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“In the last three years we have seen clear indications of a recovery in tiger populations in areas where our Tiger Protection & Conservation Units patrol. Undercover investigations by rangers followed by successful law enforcement is a clear and effective deterrent to wildlife criminals.”
Most recent surveys indicate there are 500-700 Sumatran tigers existing in the wild. Smallest of all the tigers, its stripes are narrower than in other tiger subspecies and it has a more bearded and maned appearance.
One of the main threats to Sumatran tigers is poaching. Hunters trap or shoot them for their skin and bones, which are in high demand in Asian traditional medicine while there is still demand for skins both in Indonesia and overseas. Habitat loss due to expansion of oil palm plantations, acacia plantations and smallholder encroachment also threaten these big cats.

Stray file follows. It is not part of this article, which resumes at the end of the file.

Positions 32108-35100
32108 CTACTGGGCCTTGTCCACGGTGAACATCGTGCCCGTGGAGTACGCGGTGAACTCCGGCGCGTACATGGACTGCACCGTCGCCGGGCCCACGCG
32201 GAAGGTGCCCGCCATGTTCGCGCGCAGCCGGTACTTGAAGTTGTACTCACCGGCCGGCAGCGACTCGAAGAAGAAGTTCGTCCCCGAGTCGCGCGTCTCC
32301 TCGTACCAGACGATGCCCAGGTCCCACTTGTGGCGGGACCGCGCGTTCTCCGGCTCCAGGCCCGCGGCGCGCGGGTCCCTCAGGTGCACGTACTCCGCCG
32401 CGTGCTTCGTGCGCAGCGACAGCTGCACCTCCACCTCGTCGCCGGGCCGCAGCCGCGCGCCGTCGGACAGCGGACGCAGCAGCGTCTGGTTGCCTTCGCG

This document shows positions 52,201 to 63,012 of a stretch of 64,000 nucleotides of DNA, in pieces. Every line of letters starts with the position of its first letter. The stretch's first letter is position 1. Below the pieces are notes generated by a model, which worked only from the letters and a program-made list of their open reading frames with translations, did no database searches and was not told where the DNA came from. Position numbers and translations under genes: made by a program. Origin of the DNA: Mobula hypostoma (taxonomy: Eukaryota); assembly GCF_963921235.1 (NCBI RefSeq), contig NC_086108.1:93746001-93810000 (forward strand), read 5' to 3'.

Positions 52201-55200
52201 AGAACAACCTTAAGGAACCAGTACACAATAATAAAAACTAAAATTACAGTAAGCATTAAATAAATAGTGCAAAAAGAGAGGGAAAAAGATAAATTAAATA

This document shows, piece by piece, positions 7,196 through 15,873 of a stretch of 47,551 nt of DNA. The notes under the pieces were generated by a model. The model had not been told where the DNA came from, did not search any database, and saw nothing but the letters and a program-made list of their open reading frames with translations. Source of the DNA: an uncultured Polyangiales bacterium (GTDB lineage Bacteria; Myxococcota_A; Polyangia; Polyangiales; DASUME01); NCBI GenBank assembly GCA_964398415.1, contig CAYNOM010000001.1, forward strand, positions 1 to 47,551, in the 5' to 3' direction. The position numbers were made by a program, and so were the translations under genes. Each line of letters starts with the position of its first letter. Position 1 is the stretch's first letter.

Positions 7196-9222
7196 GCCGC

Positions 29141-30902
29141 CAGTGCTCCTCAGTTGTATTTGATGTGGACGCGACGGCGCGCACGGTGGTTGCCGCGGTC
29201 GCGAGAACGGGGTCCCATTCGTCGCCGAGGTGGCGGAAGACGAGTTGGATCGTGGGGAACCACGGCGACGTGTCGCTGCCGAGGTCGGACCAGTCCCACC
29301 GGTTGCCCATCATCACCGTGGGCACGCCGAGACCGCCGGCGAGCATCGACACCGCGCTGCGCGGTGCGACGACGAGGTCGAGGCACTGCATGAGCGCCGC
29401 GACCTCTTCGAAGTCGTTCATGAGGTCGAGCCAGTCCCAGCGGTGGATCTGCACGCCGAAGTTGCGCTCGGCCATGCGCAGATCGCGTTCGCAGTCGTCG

Fauna & Flora International (FFI) works in Indonesia’s Kerinci Seblat National Park to combat Sumatran tiger poaching and protect the big cat’s habitat through patrolling.
Kerinci Seblat National Park is one of the few protected areas in Asia where, park-wide, tiger encounter records have stabilised since 2007 and are now increasing. This is due to the improved protection by the FFI-supported Tiger Protection & Conservation Programme.